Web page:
LED TV Light Mod

Introduction: LED TV Light Mod

This is an instructable to show how to put LED background lights behind you TV or computer monitor. I am using bright blue LEDs behind my Samsung 32" TV. The coolest part about this mod is that you will not need any batteries or a switch. The LEDs will turn on and off with the TV.

The only catch is that your TV must have a USB port of some kind on it. Samsung TV's have a USB port to plug in flash drives for viewing pictures or listening to music. Most other brands have something similar.

Step 1: What You Will Need

10 blue LEDs
25ohm 1 Watt Resistor
A spare USB Cable
Hook up wire
PCB board
Heat Shrink Tubing
Soldering Iron
Torch or Lighter
Double Sided Foam Tape
Wire cutters
Access to a Ban Saw or Dremel - Eye Goggles too!

I get my LEDs form here:

Step 2: Solder Your LEDS

Depending on your TV or monitor's size and space available you may want to arrange them in your own way. I am choosing to have two rows or 5 LEDs for the top and bottom of my TV. But you can also do 1 row of 10 LEDs.

Solder them all in parallel. All the Positive connections (longer lead) are soldered to together and all Negative connections (shorter lead) are soldered together.

Be careful not to short out your connections.

Step 3: Solder on the Hook Up Wire

Solder your positive lead and negaitve leads from your hook up cable to your LEDs.

Put some Heat Shrink wrap on the wire before you solder it in place. Depending on how thick your LED bars will be when you cut them out will determine what size heat shrink you will need. I'm using 1/4in.

Cut them out carefully with a ban saw or Dremel. Wear Eye Protection!!!

Slide the Heat Shrink tubing over the ends and heat them with your torch to secure them in place.

Step 4: Prepair the USB Cable

Grab your cable and cut it to about 8 inches.

There are four wires coming out of the cable and a ground coax. The only two we are going to need is the red and black wires. Cover the green and white wires with heat shrink so they don't short.

RED is Positive
BLACK is Negative

Connect the 25 ohm resistor to the positive red wire and then connect the other side to the positive of your LED's. The resistor should be in series with your LEDs.

Note in the picture I didn't have a 1 watt 25 ohm resistor so I made one out of 4 1/4 watt 100ohm resistors in parallel.

Cover everything with 1/4 in heat shrink.

Step 5: Test for Shorts

Since this is going to be plugged into a USB port you want to make sure everything is working. You do not want to short out your USB device because it could damage your TV or computer!

To test for shorts connect 2 AA (3v) to the PCB (bypass the resistor) to see if they light okay. If they don't light check your connections for shorts. If just one or more does not light make sure the polarity is correct. If everything seem good, you're done.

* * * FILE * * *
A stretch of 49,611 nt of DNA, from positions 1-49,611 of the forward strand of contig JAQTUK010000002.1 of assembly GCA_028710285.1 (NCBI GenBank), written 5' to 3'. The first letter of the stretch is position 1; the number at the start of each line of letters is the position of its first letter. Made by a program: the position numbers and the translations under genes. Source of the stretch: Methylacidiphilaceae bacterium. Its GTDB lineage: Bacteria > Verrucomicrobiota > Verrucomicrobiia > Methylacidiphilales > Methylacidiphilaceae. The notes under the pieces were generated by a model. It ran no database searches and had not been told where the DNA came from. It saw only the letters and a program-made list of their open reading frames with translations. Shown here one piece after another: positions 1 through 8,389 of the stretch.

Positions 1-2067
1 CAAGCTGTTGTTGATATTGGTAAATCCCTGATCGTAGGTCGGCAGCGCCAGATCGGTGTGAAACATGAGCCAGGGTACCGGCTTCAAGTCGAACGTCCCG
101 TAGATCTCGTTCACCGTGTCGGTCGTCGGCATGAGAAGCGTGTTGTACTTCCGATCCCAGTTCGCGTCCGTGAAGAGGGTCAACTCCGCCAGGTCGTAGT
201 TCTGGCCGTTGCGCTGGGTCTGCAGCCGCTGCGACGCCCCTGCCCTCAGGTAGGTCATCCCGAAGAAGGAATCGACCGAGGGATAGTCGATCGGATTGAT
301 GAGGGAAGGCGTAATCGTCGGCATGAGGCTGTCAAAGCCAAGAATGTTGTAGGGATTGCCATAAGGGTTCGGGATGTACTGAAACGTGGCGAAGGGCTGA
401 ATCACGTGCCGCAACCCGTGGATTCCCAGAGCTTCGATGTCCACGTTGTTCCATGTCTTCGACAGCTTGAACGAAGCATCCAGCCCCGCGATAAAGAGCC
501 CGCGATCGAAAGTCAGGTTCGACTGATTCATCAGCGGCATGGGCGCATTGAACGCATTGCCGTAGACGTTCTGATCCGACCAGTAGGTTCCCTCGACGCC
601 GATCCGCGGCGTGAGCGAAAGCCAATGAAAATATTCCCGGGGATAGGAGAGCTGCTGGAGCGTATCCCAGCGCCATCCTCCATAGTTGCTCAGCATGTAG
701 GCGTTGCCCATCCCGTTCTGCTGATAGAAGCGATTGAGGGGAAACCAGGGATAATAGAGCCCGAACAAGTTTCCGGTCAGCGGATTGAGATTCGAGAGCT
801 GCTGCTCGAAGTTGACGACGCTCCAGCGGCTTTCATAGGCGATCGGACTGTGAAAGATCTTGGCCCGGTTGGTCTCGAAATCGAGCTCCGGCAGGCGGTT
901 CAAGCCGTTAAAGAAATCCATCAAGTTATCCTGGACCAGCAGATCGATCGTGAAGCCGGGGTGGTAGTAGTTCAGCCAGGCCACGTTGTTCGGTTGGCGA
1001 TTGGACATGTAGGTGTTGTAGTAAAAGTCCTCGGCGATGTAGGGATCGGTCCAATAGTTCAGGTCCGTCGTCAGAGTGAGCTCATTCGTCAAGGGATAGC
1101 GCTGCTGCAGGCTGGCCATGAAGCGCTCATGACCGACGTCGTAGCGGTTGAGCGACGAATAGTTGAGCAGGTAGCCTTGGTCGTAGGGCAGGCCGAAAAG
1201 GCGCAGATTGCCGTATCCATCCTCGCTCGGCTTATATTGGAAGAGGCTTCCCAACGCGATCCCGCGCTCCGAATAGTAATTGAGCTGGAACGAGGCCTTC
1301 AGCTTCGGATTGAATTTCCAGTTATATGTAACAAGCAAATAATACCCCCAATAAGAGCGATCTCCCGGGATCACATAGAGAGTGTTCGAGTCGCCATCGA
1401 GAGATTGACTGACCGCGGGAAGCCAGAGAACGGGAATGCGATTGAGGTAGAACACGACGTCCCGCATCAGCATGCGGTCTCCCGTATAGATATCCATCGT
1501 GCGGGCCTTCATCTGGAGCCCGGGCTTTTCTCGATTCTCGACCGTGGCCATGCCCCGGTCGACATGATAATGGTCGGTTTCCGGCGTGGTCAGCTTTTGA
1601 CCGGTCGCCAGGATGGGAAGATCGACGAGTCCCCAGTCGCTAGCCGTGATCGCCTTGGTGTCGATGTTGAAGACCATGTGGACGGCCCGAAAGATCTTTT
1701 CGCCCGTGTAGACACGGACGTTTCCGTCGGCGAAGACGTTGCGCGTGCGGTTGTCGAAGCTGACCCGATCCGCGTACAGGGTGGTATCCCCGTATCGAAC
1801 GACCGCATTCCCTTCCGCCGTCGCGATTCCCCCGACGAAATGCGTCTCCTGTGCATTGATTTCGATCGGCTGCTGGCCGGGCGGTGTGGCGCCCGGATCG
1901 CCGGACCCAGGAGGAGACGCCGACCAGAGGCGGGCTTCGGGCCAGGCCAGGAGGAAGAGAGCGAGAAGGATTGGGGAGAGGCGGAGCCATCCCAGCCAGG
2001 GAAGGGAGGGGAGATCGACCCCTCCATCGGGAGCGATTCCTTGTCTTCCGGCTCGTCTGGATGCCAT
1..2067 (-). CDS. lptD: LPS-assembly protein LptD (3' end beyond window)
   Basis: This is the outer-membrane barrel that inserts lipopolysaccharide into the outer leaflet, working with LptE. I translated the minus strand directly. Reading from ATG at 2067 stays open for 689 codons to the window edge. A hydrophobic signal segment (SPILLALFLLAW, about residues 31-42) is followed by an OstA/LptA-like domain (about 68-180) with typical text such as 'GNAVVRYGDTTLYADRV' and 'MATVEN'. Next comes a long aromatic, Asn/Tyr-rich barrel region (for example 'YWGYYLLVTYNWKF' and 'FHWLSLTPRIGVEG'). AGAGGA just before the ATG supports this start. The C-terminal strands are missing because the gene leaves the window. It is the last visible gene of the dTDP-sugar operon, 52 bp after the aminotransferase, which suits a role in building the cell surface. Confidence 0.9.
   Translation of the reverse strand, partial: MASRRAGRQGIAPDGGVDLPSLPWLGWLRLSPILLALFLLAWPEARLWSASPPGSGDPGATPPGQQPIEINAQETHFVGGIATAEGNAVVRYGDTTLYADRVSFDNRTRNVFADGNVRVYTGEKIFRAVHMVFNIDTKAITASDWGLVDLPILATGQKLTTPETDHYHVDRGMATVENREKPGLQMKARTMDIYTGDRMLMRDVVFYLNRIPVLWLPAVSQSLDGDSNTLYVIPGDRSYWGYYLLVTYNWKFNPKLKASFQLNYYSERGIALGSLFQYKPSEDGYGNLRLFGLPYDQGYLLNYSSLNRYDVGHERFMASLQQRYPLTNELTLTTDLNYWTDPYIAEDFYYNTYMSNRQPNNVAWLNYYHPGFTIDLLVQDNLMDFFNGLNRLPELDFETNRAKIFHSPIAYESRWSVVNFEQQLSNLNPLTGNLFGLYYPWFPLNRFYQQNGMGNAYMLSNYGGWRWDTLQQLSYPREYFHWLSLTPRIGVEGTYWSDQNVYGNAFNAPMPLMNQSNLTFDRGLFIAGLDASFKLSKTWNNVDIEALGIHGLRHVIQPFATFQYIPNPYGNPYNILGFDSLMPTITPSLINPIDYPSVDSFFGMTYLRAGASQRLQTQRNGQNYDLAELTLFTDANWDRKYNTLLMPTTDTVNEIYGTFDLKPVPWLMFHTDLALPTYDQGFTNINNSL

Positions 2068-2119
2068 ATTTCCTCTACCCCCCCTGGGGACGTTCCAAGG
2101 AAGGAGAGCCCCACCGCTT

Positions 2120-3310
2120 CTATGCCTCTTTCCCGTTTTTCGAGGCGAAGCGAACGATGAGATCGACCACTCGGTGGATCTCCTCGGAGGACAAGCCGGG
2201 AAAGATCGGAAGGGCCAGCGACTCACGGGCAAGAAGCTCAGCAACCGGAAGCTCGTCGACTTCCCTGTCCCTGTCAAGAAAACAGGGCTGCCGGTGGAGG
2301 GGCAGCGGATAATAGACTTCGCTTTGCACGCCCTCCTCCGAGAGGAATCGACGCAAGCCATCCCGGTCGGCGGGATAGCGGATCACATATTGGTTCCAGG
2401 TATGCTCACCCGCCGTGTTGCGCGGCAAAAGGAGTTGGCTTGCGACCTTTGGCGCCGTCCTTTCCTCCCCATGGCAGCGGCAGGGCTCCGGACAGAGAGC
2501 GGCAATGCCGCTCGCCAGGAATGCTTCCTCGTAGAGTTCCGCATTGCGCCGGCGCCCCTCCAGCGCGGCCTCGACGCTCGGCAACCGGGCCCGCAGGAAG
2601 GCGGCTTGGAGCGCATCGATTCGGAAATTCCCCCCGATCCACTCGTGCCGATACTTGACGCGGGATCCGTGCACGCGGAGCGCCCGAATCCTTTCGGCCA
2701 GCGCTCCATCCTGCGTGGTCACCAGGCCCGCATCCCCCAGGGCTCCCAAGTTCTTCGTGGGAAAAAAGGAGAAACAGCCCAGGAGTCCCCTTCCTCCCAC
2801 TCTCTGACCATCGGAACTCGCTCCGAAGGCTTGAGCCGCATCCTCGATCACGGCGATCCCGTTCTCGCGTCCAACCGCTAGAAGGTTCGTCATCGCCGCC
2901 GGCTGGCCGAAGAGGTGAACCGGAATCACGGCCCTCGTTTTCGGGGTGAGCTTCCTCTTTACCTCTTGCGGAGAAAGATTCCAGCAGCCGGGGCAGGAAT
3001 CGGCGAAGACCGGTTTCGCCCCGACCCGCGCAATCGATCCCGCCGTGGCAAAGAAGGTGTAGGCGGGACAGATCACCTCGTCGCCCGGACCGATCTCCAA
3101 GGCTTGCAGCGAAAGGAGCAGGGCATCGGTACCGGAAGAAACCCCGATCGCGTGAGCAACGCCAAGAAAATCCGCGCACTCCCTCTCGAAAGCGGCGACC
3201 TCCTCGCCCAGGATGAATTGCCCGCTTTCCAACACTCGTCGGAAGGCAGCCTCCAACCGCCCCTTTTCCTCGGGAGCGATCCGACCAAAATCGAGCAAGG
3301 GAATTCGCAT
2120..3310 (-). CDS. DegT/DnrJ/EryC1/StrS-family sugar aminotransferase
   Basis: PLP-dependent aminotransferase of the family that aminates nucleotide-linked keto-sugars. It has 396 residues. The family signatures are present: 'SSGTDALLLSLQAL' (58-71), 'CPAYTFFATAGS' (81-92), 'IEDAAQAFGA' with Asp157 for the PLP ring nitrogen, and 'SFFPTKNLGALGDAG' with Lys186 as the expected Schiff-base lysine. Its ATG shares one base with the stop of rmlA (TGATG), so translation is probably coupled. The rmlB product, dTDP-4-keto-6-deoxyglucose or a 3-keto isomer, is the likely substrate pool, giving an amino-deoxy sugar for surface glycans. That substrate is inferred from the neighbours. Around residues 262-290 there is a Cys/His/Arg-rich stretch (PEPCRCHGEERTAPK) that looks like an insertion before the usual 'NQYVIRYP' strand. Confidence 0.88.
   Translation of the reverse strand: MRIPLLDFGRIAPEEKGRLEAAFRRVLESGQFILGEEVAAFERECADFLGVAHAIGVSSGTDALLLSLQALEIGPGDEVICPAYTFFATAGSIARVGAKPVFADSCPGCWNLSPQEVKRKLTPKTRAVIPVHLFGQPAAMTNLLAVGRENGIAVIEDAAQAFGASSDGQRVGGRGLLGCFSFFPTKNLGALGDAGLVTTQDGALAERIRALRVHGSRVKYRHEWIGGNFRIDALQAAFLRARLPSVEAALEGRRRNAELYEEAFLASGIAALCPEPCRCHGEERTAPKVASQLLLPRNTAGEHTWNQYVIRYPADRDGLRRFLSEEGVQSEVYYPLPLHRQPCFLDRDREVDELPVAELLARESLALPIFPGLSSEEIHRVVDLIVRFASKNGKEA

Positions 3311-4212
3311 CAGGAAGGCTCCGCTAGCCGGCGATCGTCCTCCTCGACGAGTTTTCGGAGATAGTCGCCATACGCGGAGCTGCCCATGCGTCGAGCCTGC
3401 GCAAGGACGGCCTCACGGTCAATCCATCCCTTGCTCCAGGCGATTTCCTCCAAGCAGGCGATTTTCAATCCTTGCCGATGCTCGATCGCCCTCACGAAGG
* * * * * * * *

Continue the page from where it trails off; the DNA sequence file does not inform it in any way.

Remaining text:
Step 6: Mount Them to Your TV

Using double sided tape you can mount them to the back of your TV or Monitor. Plug in the USB port on your TV or Computer and turn it on.

They should turn on and off with the device.

Congratz your TV is killer now!

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    8 years ago on Introduction

    Are there any USB powered LED strips that will change brightness along with the picture?

    Looking for a simplified version of this.


    10 years ago on Step 6

    Done today, worked great. I just have to activate the whole thing using the "wiselink" botton , but it works perfectly.


    12 years ago on Introduction

    Is this supposed to add some "depth" to the picture or give you better viewing pleasure? I have the same tv and am interested in doing this.


    Reply 12 years ago on Introduction

    This mod just looks cool as author said BUT a true bias light(color temperature controlled bulb) will offer less eye strain and improve your how eyes perceive contrast(nothing changes on the screen but how are eyes process information is funny).

    Basically black will look more black with a bias light than it will in a fully dark room.  You can tell as it will appear as if the bezel of your monitor/tv blends in with a black background.

    I use an Idealume for my bias light which isn't as cool but provides a few benefits.  Especially if you have white wall.  


    Reply 12 years ago on Introduction

    No it doesn't really do anything to the picture. It just looks cool. LOL. The pictures and the video don't really show how bright the LEDs really are. The effect looks a lot better in person.


    12 years ago on Introduction

    cool. very simple instructable, but gives a really nice effect.